EU’s Borrell to discuss China’s NATO concerns with Wang Yi during Asean meeting

Jakarta, July 13 (EFE).- The European Union’s (EU) top diplomat, Josep Borrell, said Thursday that he would address China’s concerns regarding NATO expansion in a bilateral meeting with his Chinese counterpart in Jakarta.

Borrell is currently in the Indonesian capital to attend a meeting of foreign ministers from the Association of Southeast Asian Nations (ASEAN) and its partner countries.

On Friday, Borrell will meet with Wang Yi, the head of Chinese diplomacy.

The EU leader referred to China’s criticism of the NATO leaders’ summit held this week in Vilnius, where guest countries such as Japan, South Korea, Australia, and New Zealand participated.

In a statement issued on Tuesday, China strongly opposed NATO’s “eastward movement into the Asia-Pacific region” and warned that any action threatening Beijing would be met with a resolute response.

Borrell emphasized the importance of establishing positive relations with China that will allow the Asian giant to actively contribute to global problem-solving.

“The European Union does not oppose China’s rise. Nobody wants to hinder China from assuming the role commensurate with its size and capacity,” said Borrell.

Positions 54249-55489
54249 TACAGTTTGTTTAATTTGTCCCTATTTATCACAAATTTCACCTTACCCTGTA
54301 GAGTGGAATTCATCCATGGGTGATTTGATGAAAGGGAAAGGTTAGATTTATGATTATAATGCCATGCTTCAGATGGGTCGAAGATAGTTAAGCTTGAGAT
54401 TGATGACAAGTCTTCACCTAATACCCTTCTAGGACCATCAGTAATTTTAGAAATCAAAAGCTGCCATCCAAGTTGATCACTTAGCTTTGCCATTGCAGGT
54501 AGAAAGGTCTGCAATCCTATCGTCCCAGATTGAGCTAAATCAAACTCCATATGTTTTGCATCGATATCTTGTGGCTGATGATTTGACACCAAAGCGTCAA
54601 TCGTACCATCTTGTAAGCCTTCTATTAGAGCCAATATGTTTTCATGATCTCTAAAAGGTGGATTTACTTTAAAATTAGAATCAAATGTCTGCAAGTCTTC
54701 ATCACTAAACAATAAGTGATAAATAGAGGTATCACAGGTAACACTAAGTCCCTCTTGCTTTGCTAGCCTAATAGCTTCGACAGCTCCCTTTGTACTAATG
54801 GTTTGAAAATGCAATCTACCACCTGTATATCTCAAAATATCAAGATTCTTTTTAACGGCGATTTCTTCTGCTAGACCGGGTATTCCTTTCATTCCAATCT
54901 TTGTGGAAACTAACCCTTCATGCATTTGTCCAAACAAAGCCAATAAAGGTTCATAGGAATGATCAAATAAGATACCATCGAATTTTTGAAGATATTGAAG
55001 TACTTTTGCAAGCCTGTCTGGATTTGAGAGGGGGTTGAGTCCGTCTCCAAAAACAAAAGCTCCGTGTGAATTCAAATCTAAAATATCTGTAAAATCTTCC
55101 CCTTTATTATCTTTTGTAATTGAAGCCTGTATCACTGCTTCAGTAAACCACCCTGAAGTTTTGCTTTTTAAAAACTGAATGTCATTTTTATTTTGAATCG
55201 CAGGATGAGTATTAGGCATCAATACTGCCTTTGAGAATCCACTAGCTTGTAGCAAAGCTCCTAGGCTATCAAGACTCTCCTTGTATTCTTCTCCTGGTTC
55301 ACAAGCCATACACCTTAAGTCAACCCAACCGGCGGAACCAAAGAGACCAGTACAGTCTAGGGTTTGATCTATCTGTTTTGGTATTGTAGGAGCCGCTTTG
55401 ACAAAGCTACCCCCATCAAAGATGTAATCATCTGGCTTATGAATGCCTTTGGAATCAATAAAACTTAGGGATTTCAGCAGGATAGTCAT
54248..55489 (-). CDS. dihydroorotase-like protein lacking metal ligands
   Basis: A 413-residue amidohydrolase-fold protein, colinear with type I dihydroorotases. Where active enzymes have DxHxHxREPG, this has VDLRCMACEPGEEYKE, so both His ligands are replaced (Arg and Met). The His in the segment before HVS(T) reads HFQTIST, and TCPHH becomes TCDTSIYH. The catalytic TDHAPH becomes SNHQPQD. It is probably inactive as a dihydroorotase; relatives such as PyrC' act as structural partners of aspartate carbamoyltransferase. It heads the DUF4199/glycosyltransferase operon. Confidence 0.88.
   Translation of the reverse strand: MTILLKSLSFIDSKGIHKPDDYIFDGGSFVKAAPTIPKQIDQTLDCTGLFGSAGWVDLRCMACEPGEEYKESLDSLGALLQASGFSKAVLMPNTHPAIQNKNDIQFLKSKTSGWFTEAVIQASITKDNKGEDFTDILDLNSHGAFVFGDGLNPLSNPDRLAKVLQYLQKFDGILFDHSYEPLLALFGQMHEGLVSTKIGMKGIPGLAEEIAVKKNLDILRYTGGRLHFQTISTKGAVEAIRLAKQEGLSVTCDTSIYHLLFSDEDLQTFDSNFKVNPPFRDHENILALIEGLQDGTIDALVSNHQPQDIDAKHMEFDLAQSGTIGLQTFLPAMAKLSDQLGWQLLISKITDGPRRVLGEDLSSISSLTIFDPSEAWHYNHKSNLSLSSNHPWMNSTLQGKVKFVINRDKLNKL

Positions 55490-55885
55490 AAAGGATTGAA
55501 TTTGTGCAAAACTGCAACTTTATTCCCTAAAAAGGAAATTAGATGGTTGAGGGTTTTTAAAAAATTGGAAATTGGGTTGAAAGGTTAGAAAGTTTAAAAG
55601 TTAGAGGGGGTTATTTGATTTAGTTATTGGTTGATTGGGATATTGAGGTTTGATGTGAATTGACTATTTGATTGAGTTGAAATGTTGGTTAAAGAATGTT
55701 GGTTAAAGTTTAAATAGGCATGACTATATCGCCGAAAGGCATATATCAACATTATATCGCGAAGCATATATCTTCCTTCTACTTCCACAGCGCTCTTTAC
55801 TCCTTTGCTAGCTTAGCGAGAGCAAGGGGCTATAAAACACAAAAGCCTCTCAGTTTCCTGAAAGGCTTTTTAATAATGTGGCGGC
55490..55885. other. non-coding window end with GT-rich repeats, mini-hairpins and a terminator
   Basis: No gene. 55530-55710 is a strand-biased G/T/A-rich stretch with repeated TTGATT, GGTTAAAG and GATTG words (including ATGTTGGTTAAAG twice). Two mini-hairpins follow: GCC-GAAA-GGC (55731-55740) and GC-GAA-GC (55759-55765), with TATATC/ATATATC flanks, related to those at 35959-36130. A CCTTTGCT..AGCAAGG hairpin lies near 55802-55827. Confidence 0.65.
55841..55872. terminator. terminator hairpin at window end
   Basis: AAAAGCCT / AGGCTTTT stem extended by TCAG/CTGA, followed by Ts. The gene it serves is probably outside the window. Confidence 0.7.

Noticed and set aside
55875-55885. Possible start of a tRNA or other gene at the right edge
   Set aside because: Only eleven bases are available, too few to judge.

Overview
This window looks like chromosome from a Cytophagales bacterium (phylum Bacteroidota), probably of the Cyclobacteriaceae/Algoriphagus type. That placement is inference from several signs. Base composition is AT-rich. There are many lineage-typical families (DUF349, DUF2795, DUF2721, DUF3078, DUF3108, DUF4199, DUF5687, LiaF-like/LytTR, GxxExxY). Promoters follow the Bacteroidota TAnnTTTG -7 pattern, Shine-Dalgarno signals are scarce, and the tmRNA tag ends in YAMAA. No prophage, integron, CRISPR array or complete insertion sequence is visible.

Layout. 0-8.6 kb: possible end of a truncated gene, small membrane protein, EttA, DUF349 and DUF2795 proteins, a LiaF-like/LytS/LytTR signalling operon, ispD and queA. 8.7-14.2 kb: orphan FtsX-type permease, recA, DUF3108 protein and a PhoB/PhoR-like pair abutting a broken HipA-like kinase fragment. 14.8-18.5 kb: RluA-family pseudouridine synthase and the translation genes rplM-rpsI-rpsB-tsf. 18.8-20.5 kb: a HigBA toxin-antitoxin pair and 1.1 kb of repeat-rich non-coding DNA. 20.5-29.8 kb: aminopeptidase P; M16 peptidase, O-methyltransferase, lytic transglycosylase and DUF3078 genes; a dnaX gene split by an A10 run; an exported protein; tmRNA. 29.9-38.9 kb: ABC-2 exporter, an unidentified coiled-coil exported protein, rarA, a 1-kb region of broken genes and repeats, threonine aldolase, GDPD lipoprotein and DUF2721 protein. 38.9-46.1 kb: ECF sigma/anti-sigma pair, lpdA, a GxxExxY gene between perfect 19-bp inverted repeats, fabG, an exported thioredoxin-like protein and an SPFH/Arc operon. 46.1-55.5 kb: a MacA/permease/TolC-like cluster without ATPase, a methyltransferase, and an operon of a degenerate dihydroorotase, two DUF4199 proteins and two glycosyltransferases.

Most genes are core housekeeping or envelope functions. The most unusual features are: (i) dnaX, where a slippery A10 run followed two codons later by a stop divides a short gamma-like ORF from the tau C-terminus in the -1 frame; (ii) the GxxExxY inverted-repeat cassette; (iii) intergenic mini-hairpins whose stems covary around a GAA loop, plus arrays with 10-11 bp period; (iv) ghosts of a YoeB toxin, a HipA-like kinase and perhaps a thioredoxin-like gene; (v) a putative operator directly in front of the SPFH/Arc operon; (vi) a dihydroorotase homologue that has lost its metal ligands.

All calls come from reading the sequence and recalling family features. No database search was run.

The EU high representative also addressed the controversy surrounding Malaysia and Indonesia, both of which have criticized the new EU regulation against deforestation due to its adverse impact on small producers.

“We will undoubtedly seek practical solutions,” said Borrell, emphasizing that the regulation’s implementation would consider the socioeconomic situation of the producers.

On Friday, Indonesia will host the ASEAN Regional Forum and the East Asia Foreign Affairs meeting, which will be attended by representatives from the Asean and the US, Russia, China, Japan, South Korea, India, and Australia.

Founded in 1967, ASEAN comprises Brunei, Cambodia, Indonesia, Laos, Malaysia, the Philippines, Singapore, Thailand, Vietnam, and Myanmar.

The bloc has established a roadmap for the inclusion of East Timor. EFE


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